A short story about three guys who discover a relative's occult artifact. Reviews wanted!
| “I’m so glad you all could make it on such short notice,” Tom said, holding open the front door for James and Gordon.
“Yeah, what was with that cryptic text?” James asked as Tom led them upstairs to his room. “You were really vague but it sounded urgent.”
“Well, it's not really urgent,” Tom shrugged. “But it is really awesome. You know how I had to skip going with you guys to Busch Gardens a week ago to help clean out my grandpa's house? Well, when I was cleaning out the attic, I found something.”
“Something like what?” James asked, interested.
“Shhh!” Tom silenced him, glancing around wildly. “Keep it down! My parents would freak if they found out I took anything that belonged to him. Quick, in my room.” He ushered his friends into his room and shut the door behind them. “You guys know my grandpa was into some… occult stuff back when he was alive, right?”
“Yeah, I guess,” Gordon shrugged. “We only met him once. He seemed normal enough.”
“My parents didn’t want me anywhere near him. My dad grew up with him, before he went all weird. He says that he thinks he was so scared of death that he turned to the supernatural, and that only killed him faster. Apparently he filled entire journals with his ramblings. Anyway, once he died, we went through his stuff, you know, cleaned the house, boxed his things up to burn or give away…”
“What?” James interjected. “Burn?”
Tom laughed. “I’m just kidding. Although if it weren’t for his will and his lawyers, I’m sure my parents would burn some of his things, like his diary and journals. Look, you can't tell my parents I took something from his house. I wouldn’t put it past them to try an exorcism or something.”
“Can you just show us what you took already,” James complained. “You’re killing me!”
“Fine!” Tom snapped, exasperated. “You guys always ruin my introductions!” He opened his closet and took out a wooden pyramid, about the size of his head, and set it on his nightstand. “Behold!”
“It’s a decoration,” Gordon frowned at the pyramid.
“Seriously?” James glared at Tom. “All that buildup, for a wooden… uh… I’m not even sure what that is.”
“It's not a decoration!” Tom exclaimed. “Look!” He turned the pyramid towards them, revealing a worn engraving of an eye.
“Oh!” Gordon said. “It's that thing from the dollar bill!”
“The all-seeing eye,” Tom told him. He knocked on the side of the pyramid. “And it's hollow!”
“So it’s a box,” James raised an eyebrow. “Just what we need. Now we can put our collection of severed fingers in it. Perfect!”
“Oh, come on guys!” Tom said angrily. “Don’t you get it? We're not going to put our stuff in, we're taking his stuff out.”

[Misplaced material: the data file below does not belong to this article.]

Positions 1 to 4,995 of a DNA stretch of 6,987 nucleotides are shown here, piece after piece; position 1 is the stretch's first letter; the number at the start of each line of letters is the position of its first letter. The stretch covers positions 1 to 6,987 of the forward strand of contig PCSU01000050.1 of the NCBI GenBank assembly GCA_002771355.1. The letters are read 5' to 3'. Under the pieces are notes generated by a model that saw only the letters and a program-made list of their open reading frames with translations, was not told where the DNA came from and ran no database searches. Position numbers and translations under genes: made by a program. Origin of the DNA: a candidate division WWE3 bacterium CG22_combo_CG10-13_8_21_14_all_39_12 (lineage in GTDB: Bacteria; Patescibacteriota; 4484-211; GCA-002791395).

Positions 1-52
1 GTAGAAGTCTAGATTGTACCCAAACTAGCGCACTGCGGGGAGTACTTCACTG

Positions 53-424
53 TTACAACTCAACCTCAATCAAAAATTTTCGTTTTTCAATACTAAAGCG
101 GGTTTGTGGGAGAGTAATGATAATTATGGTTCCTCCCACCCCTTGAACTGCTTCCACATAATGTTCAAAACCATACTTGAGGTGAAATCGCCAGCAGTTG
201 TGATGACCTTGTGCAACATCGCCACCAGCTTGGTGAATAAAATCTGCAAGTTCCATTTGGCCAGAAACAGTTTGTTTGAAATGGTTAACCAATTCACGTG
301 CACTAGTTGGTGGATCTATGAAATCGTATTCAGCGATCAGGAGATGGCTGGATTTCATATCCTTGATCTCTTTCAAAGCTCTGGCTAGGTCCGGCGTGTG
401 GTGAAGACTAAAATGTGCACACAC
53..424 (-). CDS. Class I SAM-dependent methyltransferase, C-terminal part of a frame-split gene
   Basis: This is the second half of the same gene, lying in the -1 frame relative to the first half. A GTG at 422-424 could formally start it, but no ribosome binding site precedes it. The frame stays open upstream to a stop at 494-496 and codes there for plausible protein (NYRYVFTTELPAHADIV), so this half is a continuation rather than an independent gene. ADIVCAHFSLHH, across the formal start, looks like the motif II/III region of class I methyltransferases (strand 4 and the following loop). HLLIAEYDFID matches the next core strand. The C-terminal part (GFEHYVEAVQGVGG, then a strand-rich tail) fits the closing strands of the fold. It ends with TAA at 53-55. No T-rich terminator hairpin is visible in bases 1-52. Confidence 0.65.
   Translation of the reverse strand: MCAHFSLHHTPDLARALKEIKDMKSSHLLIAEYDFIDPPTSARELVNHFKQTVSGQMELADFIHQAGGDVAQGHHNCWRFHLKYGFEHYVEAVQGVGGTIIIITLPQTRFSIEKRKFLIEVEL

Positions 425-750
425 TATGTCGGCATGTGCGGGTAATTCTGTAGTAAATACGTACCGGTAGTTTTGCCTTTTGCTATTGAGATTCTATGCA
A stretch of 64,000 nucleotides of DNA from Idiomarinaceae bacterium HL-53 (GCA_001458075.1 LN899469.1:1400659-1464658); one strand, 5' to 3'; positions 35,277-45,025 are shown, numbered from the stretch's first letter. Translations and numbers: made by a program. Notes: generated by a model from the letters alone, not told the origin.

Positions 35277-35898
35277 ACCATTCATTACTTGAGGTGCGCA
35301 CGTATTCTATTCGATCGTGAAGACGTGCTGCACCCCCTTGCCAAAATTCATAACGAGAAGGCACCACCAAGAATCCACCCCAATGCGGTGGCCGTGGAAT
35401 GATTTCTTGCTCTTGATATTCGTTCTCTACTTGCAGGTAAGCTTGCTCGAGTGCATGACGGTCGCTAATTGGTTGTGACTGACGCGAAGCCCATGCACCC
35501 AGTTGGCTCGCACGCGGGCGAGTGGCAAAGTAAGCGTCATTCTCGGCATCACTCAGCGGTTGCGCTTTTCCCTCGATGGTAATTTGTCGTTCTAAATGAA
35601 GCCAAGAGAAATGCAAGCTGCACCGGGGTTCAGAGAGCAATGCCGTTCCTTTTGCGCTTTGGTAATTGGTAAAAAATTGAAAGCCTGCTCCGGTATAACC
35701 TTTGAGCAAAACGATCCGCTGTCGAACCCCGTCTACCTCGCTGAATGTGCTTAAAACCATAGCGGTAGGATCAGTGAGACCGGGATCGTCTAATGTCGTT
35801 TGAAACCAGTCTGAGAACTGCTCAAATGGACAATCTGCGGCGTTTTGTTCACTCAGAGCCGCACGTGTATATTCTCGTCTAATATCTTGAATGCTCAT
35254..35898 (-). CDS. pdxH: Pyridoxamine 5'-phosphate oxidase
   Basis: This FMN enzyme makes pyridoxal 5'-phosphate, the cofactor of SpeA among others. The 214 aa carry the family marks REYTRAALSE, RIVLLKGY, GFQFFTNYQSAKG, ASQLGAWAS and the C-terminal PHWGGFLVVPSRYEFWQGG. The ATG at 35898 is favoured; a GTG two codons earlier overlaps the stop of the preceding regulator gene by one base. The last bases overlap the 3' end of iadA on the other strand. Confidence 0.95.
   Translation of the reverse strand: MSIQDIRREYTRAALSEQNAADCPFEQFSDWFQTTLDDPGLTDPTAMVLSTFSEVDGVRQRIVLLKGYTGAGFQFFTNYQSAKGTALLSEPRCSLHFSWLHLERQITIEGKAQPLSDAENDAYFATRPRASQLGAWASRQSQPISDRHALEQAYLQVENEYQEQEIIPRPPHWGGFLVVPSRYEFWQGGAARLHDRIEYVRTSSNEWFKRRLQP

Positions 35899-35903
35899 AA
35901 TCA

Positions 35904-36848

“His stuff?” Gordon asked. “As in, your grandpa's stuff?”
“Yeah!” Tom responded excitedly. “Just think, there’s probably a crystal ball or something else cool inside!”
James picked up the box and shook. “I don’t hear anything.”
“Don’t shake it!” Tom snatched the pyramid back from James. “Whatever’s inside is probably padded, especially if it's a crystal ball. And shaking it like that could break it!” He carefully set it on his table.
“So how do we open it?” Gordon examined the box. “It doesn’t look like it has a seam. I don’t see hinges anywhere…”
“Yeah, I noticed that too,” James put in. “If this really is some sort of box, which I doubt it is, it's just going to contain useless trinkets. Sure, they might look cool, but they won't have mystic properties.”
“You don’t know that,” Gordon told him. “You don’t know everything that’s out there.”
“Right,” Tom agreed, “and, useless trinkets are still, as you said, cool to look at.”
“Come on, Tom,” James said, exasperated. “Are some tarot cards or a crystal ball worth risking your parents wrath? You said it yourself, they despised this sort of stuff. If there is anything in your pyramid, and I’m not saying there is, you’ll have to hide it.”
“Obviously,” Tom rolled his eyes. “But it's worth it. Now, help me find some way to open this thing.” He picked up the pyramid and ran his fingers over the rough wooden surface. “I don’t feel anything…”
“Wait… let me see that,” Gordon took the box from the Tom. “These sort things are always hidden plain sight. I think…” He felt around the engraved eye. “Aha!” He pressed the center of the eye down. The hidden button slid into a groove, clicking into place.